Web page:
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Hybridizing for Dummies?

Posted by Cam_White z7 MA (My Page) on
Sat, May 1, 04 at 14:36

Is there guide somewhere that a 12 year old can understand? I am interested in starting to hybridize peeppers this summer but I have no clue how to, except for some knowledge of plants. Thanks!

Follow-Up Postings:

RE: Hybridizing for Dummies?

Sorry for double-posting, but is there also a tutorial for crossbreeding carrots with herbs? Or herbs with herbs? Oh, and in relation to my previous post, I meant peppers, not peeppers.

RE: Hybridizing for Dummies?

Here are some books I would recommend:
By Carol Deppe
"Breed Your Own Vegetable Varieties: Popbeans, Purple Peas, and Other Innovations from the Backyard Garden"
"Breed Your Own Vegetable Varieties: The Gardener's & Farmer's Guide to Plant Breeding & Seed Saving"

The 2nd listing is a sort of 2nd addition. Its more commercially oriented. It contains the first book as a first section.

Another book I found quite good (finding it may be tricky) is:
"Create New Flowers and Plants - Indoors and Out" by John James (it was printed in 1964, so find either used or through your library system).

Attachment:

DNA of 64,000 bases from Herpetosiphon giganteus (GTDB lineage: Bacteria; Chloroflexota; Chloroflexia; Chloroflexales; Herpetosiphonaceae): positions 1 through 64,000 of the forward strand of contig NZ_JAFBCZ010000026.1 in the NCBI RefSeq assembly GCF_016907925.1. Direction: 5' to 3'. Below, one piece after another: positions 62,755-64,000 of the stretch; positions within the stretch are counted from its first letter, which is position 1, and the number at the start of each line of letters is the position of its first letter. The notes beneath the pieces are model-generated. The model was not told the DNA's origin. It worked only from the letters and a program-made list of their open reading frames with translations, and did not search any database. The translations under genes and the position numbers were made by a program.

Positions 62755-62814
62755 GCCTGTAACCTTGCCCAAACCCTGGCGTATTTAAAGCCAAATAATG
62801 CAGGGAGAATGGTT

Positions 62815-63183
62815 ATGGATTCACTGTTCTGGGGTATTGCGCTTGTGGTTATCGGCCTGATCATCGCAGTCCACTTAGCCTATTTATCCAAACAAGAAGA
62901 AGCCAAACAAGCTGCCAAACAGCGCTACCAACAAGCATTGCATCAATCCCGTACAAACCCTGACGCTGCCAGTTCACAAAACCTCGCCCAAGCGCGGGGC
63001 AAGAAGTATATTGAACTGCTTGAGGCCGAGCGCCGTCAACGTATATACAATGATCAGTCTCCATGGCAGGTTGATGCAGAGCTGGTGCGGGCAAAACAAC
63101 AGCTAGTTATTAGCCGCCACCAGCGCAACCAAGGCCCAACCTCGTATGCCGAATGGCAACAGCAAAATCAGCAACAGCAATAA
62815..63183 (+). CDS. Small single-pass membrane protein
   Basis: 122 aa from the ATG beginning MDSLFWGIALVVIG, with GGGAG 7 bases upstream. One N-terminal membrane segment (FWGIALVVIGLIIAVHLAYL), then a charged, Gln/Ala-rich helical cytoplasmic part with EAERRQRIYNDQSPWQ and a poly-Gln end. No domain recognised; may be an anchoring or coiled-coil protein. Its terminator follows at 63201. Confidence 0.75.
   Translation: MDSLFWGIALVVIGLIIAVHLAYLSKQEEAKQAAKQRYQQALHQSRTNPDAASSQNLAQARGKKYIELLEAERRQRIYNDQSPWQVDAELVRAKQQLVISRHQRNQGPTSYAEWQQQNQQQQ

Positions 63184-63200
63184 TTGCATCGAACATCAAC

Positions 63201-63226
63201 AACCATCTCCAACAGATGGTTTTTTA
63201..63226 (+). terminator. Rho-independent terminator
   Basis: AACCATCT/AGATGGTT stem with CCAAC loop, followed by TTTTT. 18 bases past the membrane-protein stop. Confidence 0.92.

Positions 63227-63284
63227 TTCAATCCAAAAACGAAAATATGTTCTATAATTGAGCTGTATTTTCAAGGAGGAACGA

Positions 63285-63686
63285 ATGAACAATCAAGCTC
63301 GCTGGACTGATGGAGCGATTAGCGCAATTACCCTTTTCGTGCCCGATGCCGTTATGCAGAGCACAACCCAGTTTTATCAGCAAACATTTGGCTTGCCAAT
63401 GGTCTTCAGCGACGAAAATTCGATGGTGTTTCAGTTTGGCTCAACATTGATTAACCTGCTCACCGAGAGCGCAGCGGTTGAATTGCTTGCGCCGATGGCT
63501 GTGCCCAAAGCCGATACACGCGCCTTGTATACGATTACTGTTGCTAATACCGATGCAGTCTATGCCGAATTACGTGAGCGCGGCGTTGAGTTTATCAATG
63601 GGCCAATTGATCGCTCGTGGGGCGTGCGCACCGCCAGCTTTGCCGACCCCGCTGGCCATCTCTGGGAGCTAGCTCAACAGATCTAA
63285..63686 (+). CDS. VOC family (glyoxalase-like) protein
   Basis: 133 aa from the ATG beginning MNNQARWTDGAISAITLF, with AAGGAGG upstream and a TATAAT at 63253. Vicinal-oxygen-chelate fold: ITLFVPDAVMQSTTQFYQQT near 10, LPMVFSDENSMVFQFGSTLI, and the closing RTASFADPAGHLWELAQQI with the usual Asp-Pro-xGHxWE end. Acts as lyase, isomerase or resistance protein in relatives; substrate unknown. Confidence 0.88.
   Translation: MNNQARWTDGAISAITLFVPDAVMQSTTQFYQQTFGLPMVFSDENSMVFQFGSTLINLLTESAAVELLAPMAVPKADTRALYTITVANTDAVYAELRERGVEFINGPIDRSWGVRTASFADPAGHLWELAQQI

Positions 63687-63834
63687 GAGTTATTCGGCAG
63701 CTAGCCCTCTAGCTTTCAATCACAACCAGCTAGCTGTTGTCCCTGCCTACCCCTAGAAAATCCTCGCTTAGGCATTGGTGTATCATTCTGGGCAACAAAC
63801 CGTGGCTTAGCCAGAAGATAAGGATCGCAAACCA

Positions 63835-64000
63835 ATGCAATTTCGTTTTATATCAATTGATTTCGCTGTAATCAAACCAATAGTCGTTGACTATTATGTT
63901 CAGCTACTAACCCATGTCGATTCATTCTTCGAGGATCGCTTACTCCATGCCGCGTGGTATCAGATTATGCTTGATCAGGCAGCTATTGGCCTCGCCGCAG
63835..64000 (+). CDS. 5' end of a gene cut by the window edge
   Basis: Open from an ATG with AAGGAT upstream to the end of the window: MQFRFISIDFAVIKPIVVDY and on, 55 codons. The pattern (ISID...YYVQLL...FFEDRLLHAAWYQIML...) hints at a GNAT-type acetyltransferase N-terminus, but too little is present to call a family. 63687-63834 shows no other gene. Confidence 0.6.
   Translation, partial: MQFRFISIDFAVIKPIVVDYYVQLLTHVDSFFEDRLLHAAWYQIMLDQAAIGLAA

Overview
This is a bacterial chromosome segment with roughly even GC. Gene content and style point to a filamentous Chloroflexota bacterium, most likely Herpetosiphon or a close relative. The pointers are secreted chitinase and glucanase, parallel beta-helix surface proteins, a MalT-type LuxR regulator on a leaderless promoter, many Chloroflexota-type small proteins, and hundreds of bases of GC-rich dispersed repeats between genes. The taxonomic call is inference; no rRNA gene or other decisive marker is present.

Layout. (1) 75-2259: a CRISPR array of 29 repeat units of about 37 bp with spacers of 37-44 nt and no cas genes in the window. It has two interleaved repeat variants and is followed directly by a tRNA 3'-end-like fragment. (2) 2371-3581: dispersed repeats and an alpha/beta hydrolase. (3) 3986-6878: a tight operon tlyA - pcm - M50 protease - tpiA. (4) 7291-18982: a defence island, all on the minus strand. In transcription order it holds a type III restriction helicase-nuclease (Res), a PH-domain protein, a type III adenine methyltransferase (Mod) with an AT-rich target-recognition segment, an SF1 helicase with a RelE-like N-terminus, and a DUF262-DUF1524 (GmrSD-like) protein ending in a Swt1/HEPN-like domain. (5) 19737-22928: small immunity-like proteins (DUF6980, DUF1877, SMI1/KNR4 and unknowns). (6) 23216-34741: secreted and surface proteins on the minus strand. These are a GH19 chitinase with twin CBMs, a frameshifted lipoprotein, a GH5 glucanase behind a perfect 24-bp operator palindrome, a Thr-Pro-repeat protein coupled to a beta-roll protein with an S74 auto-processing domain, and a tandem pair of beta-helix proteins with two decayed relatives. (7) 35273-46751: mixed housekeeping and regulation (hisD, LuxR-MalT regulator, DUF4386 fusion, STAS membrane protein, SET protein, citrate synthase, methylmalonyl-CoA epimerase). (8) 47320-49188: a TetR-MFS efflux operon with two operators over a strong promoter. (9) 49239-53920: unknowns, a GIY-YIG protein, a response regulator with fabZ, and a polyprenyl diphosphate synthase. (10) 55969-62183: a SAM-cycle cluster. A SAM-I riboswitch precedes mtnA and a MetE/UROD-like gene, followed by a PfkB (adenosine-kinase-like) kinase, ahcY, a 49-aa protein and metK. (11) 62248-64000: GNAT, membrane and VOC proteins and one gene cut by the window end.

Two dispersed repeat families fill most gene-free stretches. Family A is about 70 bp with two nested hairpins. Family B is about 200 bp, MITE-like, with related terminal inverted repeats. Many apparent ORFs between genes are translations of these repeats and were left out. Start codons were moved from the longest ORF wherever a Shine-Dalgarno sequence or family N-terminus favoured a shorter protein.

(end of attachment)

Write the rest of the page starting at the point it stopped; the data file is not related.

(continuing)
I know nothing about breeding herbs. If you want to breed carrots w/ herbs that is hybridizing outside the genus and is extremely difficult if not impossible through normal hybridizing (from what I know - others may have different opinions).

Good Luck!!!

RE: Hybridizing for Dummies?

I would suggest using dioecious plants such as Hollies (Ilex). They have seperate male and female plants. Corn has both sexes in different flowers, the tassel is the male and the ear is the female. Also large flowered plants as they are easier to work with. Double flowered plants the stames look like petals and they produce no pollen. For example the new "seedless" cucumber, it will only produce seeds it a relative is nearby. Most seedless plants are triploids having chromosomes in sets of three and do not produce seed.
The pollen will usually form a tube long enough to fertilize a flower with a pistil of the same size or shorter. Many crosses work one way only.

RE: Hybridizing for Dummies?

can someone tell me how without the book

RE: Hybridizing for Dummies?

To be flippant, get some pollen and apply it to the stigma. But seriously, the answer to this question depends on the nature of the plant/plants you want to cross including not least the specific anatomy of the flower in question. If you have a specific species in mind try a Google search like "hybridizing peppers" or "crossing petunias" and see what you come up with.

RE: Hybridizing for Dummies?

Cam & Ericmonkey,

go to the hosta library:

the click on Hybridizing in the lower right hand corner. It explains everything, and what works for hostas my work for many other plants.

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